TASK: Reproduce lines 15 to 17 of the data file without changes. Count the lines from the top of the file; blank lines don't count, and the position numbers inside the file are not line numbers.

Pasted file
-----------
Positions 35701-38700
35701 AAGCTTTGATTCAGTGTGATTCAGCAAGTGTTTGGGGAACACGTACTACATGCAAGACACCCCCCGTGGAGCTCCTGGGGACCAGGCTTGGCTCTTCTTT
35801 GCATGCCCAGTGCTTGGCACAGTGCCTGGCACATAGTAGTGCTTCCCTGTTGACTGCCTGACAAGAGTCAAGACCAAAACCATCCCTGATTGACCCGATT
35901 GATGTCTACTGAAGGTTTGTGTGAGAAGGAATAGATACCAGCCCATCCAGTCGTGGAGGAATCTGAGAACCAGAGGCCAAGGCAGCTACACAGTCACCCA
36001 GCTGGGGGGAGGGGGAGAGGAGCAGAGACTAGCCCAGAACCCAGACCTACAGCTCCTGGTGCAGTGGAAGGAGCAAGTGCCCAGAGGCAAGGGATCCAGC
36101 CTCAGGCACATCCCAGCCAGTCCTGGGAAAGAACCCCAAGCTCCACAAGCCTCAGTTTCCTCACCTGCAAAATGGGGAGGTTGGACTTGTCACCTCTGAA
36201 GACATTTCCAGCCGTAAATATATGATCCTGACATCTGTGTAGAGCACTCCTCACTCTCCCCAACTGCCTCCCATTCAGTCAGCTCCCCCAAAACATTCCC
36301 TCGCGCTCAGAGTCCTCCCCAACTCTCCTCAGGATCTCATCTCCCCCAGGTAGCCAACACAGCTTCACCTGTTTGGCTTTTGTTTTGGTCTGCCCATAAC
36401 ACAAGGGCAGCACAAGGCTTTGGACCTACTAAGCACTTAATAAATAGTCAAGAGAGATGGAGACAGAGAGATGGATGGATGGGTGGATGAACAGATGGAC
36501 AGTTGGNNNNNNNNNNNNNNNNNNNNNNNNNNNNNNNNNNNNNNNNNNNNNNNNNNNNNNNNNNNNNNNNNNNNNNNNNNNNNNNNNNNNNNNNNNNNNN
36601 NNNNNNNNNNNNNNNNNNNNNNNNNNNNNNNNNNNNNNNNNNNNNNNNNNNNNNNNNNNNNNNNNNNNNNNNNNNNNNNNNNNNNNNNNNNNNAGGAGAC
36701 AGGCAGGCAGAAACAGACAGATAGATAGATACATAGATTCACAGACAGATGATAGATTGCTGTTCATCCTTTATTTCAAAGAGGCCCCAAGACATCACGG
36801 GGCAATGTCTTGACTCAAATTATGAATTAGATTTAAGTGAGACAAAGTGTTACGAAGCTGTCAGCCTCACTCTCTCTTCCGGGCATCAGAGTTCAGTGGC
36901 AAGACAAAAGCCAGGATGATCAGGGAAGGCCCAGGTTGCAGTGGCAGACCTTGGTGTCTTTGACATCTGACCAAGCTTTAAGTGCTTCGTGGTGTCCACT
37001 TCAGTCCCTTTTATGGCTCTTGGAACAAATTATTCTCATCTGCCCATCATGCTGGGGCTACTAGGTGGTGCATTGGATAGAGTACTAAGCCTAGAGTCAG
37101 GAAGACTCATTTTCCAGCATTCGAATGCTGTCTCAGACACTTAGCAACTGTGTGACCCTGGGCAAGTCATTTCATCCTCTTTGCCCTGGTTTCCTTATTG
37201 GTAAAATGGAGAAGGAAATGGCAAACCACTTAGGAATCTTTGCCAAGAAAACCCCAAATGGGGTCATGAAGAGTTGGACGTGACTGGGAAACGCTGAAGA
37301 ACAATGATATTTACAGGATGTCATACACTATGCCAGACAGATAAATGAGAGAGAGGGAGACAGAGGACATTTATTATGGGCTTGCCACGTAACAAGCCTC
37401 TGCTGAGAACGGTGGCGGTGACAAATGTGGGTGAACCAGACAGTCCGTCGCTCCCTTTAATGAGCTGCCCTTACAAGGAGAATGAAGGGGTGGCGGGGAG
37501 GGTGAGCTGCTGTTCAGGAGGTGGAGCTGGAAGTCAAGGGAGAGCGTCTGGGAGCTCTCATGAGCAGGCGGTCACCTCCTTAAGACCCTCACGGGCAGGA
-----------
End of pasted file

37001 TCAGTCCCTTTTATGGCTCTTGGAACAAATTATTCTCATCTGCCCATCATGCTGGGGCTACTAGGTGGTGCATTGGATAGAGTACTAAGCCTAGAGTCAG
37101 GAAGACTCATTTTCCAGCATTCGAATGCTGTCTCAGACACTTAGCAACTGTGTGACCCTGGGCAAGTCATTTCATCCTCTTTGCCCTGGTTTCCTTATTG
37201 GTAAAATGGAGAAGGAAATGGCAAACCACTTAGGAATCTTTGCCAAGAAAACCCCAAATGGGGTCATGAAGAGTTGGACGTGACTGGGAAACGCTGAAGA